Coach Eric Roanhaus

by Mike Magers

Last month, Clovis High School‘s Eric Roanhaus resigned as head football coach of the Wildcats, ending a 44 year run as a coach for the school district, 39 of which he served as head coach.  Coach Roanhaus said that he had been blessed to serve with his fellow coaches, program supporters and parents of his students over this term.  Coach Roanhaus will remain in Clovis and is not retiring from the school district.  At age 69, he said that he plans to return to teaching at some level.

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The Racing Unsers

by Mike Magers

The Unser name is synonymous with auto racing and this article is intended as a brief overview of the lives of the senior Unser brothers.  The first family members to be involved in national auto racing on any large scale were Louie Sr, Jerry Jr., Bobby and Al Unser.  Their parents were Jerry and Mary Catherine Craven Unser.

Jerry Sr. was born in Switzerland but emigrated to the United States. One of the first competitive racing events in the family’s history was of Jerry Sr riding a motorcycle up Pike’s Peak.   Jerry served in World War I after which he briefly lived in California while working for a volunteer fire department.  He became known as a talented tinkerer who could fix anything that was mechanical.  Jerry is said to have found an old abandoned 1917 touring car and turned it into the department’s first fire truck.  Jerry later returned to Colorado where he married Mary Catherine where the couple had their first children, twins Louie Sr. and Jerry Jr. in 1932 with Bobby coming along in 1934.

The family relocated to Albuquerque in 1936 where Jerry operated a service station and repair shop on Central in the west side of town.  Their fourth son Al was born in 1939.  Jerry taught the sons to drive an old Model A Ford he had bought.

Louis Sr. was a race car driver and engine builder.  Louis was a driver until 1964 when he was diagnosed with multiple sclerosis after which he retired from driving and devoted the rest of his career building engines.  He was gifted in that area building power plants for Carrol Shelby, Mario Andretti and other major racing teams, most of the time working from a wheel chair.  Louis succumbed to the disease in 1995.

Twin brother Jerry Jr. was a talented race car driver as well, losing his life in 1959, as a result of burns received in a racing accident running practice laps at the Indianapolis 500.  His car flipped over the wall and caught fire.

Younger brothers Bobby and Al were both also involved in national auto racing.  Bobby competed from around 1955 to 1982, racing in the Championship series and briefly in Formula One.  He also won 13 times at the Pike’s Peak Hill Climb.  He competed in USAC, IROC and CART teams, running the Indianapolis 500 several times.  His numerous wind include winning the Indianapolis 500 in 1968, 1975 and 1981.  Bobby retired in 1982 after a controversy in which he won the Indianpolis 500 race, was stripped of the title and reawarded it over a claimed rules violation.  He then served as a broadcaster for ABC, NBC and ESPN.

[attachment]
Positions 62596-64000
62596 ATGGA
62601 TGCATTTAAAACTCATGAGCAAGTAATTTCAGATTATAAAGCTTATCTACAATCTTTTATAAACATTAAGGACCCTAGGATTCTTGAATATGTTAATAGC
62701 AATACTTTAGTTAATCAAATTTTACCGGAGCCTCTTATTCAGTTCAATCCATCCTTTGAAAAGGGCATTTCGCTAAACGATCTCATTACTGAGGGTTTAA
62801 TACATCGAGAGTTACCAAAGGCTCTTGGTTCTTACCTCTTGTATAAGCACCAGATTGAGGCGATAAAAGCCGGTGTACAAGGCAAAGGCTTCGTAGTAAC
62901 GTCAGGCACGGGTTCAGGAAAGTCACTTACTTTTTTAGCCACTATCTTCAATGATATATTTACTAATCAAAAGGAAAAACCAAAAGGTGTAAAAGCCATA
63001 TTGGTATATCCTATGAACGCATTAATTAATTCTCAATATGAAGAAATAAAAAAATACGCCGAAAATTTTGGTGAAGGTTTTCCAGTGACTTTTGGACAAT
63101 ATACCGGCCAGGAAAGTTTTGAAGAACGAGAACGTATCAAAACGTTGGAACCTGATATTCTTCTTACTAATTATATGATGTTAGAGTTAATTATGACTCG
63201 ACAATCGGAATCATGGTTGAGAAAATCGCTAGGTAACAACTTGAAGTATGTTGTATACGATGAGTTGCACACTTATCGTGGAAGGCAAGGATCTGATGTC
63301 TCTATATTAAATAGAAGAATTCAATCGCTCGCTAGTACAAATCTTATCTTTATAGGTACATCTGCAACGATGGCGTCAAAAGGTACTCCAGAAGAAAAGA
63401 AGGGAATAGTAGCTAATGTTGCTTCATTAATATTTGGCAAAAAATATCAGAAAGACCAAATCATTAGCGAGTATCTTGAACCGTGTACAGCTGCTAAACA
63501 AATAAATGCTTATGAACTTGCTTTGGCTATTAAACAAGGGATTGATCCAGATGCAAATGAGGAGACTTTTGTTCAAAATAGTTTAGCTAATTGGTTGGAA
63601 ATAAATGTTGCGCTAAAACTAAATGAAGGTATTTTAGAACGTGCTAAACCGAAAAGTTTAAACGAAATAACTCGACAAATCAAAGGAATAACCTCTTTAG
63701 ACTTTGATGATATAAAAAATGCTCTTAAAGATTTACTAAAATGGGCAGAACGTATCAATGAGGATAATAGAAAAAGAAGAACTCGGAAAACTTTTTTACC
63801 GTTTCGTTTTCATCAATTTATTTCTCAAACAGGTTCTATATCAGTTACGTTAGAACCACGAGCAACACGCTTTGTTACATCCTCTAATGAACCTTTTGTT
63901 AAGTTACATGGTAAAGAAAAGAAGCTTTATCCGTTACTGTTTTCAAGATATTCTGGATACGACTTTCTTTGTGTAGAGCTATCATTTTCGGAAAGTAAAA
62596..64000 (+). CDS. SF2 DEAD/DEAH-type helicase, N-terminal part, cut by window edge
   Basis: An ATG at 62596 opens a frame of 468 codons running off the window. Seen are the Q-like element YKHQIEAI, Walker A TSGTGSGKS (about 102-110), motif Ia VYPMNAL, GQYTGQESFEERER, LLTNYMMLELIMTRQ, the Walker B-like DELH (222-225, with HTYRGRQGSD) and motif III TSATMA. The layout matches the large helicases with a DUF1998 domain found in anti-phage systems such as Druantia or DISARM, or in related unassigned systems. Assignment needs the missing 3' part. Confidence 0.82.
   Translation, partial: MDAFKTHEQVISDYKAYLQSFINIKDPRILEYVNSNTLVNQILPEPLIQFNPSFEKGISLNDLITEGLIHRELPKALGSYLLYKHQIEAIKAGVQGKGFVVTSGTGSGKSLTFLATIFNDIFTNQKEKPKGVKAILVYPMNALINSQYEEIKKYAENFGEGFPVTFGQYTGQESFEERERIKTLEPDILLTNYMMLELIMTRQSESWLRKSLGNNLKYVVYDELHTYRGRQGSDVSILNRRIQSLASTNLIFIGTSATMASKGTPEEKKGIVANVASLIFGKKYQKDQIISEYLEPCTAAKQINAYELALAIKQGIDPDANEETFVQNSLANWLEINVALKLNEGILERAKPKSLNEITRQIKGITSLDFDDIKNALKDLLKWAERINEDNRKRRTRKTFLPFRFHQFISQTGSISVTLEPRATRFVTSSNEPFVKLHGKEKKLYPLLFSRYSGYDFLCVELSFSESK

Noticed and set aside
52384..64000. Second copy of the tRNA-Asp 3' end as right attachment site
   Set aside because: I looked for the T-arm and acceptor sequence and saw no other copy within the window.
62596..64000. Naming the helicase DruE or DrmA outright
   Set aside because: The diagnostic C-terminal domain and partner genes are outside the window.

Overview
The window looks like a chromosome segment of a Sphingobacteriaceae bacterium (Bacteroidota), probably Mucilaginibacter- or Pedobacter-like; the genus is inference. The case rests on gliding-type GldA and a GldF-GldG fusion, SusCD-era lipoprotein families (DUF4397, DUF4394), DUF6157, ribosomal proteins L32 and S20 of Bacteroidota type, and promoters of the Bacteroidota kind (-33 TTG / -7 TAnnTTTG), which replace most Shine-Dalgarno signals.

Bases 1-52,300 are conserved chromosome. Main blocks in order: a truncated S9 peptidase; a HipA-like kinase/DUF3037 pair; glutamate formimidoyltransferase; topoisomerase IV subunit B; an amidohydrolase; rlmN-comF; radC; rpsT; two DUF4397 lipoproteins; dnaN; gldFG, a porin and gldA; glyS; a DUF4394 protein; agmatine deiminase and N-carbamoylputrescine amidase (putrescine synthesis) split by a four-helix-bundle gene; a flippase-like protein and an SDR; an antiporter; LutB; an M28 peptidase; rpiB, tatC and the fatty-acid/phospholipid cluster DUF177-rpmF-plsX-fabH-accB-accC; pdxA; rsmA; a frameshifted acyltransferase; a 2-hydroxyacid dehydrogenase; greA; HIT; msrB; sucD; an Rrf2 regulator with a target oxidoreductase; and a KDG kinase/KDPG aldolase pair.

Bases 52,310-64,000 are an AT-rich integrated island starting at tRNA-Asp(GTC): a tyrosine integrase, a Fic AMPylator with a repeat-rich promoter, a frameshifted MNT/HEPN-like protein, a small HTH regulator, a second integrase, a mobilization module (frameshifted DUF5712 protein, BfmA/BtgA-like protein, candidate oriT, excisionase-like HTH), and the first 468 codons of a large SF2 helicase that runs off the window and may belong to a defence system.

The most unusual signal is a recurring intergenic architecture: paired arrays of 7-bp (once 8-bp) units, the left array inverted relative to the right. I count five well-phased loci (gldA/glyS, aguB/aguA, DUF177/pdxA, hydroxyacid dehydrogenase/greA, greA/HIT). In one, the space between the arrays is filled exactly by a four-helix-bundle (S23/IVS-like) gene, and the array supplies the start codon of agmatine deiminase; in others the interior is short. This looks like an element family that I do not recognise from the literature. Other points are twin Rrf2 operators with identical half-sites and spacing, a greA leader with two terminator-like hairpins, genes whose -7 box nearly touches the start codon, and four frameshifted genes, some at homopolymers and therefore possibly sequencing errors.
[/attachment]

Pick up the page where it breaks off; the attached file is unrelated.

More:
Youngest brother Al ran his first race at age 18, advancing to his first Indianapolis 500 a few years later in 1965.  During his long active career, Al competed in some 322 Championship series races, often finishing high in the points standings.  He also raced in the NASCAR circuit for a number of years.  Al ran the Indianapolis 500 some 27 times, winning four of the contests.  There were many notable races, including the 1970 contest in which he won after leading an incredible 190 of 200 laps, averaging just under 156 miles per hour.  He retired in 1994 after a long and mostly successful career.

Several sons of the four brothers have continued the family racing tradition.  The family is well known in the Albuquerque area and now operates the Unser Racing Museum on Montaño Road NW, a few miles north of the old service station run by Jerry Unser Sr.

Happy New Year

Thank you all for making the jump to this new location of the New Mexico Sports Blog.  We’ve been really pleased with the number of visits and have plans for more interesting articles in 2017.

Be safe during the upcoming holiday weekend.  We’ll see you down the road!

Brian Urlacher, NFL

by Mike Magers

Brian was born in Pasco, Washington but moved with his mother to the unlikely location of Lovington, New Mexico where his maternal grandparents lived, after a family separation.  His mother supported Brian and his two siblings by often working several jobs at a time, becoming quite a respected and beloved person in town.  In Lovington, Urlacher developed his natural affinity for sports, focusing on basketball and football.  He graduated in 1996 and his last three years in high school, the Wildcats went 9-3, 11-4 and 14-0, winning the State Championship in 1995 under Head Coach John T. “Speedy” Faith.  Coach Faith sent film of his highlights to Texas Tech, where Brian had wanted to play, but Tech never responded with a scholarship offer, so Brian accepted an offer to play for University of New Mexico.

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